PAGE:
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  • Calculating and Using an Interviews-Per-Hire Average

    February 24, 2020 | By NACE Staff

    Trends & Predictions
    A university relations recruiter gives a business presentation about calculating and using an interview-per-hire average.

    TAGS: benchmarks, nace insights, interviews-per-hire average

    Spotlight for Recruiting Professionals

    Interviews-per-hire average (IPHA) is the average number of interviews conducted with each college hire. IPHA is a deeper analysis to determine the variation of recruiting processes across positions or sourcing channels. It can be used to evaluate variables that may impact candidate selection.

    • Formula: IPHA = # of interviews with applicants who accepted offers/# offers accepted.

    University relations and recruiting (URR) must be cautious to capture all of the interviews it has conducted with each candidate that accepts an offer (e.g., phone, on-campus, and site interviews). The IPHA increases with an increase in the number of interviews for each college hire. A low IPHA can be a reflection of strong candidates.

    Using Your Average

    When reviewing IPHA, URR should compare by school to determine if candidates from certain schools and/or other demographics had a higher or lower IPHA rate.

    When assessing internal IPHA rates, URR should assess the value-add of those departments/units that require a higher IPHA to determine if the decision to hire could have been made during an earlier interview.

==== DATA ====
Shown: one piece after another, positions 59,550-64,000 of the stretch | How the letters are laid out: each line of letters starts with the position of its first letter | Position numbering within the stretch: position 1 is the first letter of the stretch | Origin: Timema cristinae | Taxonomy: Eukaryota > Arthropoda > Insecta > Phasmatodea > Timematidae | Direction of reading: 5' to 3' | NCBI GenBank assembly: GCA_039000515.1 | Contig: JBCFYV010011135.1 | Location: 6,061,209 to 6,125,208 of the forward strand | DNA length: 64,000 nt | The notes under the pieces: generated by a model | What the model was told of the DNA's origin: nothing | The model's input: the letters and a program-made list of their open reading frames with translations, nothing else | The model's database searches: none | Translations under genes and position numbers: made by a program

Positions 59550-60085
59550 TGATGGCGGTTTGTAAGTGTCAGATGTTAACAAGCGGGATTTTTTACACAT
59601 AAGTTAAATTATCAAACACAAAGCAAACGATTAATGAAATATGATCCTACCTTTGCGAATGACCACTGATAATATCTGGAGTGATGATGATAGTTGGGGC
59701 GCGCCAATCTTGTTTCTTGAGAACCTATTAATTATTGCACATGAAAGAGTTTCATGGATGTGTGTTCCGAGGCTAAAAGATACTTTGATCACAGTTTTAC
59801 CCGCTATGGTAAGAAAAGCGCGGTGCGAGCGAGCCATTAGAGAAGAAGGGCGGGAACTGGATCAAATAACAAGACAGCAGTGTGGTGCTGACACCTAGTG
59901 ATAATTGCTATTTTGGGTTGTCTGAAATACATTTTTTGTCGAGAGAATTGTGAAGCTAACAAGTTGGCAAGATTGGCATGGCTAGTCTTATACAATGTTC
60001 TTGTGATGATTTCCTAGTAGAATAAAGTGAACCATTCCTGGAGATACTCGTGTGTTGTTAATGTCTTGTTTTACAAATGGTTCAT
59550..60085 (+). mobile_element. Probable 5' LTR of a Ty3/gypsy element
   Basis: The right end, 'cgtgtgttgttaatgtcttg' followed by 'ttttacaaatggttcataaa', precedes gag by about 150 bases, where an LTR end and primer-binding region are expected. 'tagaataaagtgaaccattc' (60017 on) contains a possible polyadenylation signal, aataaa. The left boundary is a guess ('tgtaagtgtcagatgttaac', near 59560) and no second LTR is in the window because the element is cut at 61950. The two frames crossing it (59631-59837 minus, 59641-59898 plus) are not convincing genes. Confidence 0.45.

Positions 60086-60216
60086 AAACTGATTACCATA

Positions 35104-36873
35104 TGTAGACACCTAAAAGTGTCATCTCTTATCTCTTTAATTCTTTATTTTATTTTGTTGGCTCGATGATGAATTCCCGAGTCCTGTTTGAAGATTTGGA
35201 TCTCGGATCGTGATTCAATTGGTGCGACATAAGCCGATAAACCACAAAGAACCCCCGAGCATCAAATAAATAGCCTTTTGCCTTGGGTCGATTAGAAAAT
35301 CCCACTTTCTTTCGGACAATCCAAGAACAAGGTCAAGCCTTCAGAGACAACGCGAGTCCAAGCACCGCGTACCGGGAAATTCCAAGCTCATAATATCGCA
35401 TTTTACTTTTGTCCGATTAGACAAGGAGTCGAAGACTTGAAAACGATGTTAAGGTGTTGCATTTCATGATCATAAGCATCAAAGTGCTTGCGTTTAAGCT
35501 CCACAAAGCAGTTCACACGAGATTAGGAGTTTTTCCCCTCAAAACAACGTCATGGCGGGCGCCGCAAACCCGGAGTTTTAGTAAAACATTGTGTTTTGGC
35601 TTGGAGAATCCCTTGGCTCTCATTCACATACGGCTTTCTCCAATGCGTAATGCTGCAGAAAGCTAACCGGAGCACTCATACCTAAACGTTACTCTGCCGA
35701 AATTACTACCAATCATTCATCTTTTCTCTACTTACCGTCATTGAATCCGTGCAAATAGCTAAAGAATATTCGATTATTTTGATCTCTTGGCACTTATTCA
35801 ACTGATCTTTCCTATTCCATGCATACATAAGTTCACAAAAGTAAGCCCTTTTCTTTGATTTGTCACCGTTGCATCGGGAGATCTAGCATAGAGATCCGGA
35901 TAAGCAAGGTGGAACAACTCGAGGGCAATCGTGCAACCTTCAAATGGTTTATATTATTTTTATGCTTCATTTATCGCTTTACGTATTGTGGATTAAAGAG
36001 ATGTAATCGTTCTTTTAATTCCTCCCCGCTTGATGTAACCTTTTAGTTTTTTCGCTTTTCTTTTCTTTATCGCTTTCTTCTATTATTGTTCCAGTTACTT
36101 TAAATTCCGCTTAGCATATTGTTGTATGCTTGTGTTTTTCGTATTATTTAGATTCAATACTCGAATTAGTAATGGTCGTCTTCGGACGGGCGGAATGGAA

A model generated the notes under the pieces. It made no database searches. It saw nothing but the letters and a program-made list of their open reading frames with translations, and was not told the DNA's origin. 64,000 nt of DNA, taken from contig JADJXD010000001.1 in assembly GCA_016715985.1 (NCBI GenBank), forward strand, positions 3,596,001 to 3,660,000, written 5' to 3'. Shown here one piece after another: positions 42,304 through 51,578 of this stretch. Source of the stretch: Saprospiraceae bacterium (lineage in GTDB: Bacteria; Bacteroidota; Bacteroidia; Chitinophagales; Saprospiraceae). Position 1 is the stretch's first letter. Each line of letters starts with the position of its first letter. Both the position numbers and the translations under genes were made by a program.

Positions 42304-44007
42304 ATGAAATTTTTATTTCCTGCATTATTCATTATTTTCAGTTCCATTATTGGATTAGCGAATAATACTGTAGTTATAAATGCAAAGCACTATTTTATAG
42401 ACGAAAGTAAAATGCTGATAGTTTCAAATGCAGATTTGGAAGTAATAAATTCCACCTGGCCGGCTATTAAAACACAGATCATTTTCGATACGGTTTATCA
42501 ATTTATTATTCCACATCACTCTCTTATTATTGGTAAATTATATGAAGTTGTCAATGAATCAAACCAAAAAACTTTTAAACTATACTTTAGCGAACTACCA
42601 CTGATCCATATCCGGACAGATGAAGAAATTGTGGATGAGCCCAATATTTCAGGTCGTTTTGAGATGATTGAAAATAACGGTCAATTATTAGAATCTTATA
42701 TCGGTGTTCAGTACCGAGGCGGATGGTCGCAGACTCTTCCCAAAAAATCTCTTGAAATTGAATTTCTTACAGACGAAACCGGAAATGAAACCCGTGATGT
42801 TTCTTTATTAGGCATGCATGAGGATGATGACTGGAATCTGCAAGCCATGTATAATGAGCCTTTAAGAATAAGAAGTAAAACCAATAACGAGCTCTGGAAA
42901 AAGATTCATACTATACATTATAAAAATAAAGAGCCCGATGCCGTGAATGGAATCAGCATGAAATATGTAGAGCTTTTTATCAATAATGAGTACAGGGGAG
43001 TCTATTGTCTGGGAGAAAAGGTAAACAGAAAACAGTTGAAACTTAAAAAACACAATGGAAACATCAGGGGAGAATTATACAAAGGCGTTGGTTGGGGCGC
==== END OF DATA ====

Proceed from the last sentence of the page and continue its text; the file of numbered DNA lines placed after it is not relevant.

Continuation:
URR should also consider if the interview process could be streamlined to reduce resources required, increase the timeliness in extending offers, and weigh against the risk of extending the offers with fewer interviews.

    URR should study IPHA trends over time to assess whether the organization is more apt to hire (in fewer interviews) candidates from certain schools.

    URR should also include retention rates in the trend analysis for the hires, by school. (Note: Although a particular school may have a lower IPHA rate, those candidates may have more employment opportunities, which may ultimately lead to a lower retention rate.)

    Additional formulas

    There are a host of metrics that can help you strengthen efforts, build on success, and demonstrate the value of your recruiting program. For a detailed list of formulas, including more-sophisticated takes on the interview, offer, acceptance metrics, e.g., application interview rate and applicant to hire rate, see the Professional Standards for University Relations and Recruiting, Chapter III.

    Current benchmarks for recruiting, internship/co-op programs

    Current benchmarks for internship/co-op programs are available through the 2019 Internship and Co-op Survey Report; current benchmarks for recruiting programs overall are available through the 2019 Recruiting Benchmarks Survey Report; if you or someone at your organization took part in one or both of the surveys, you will find the reports in MyNACE. Highlights for both are also available.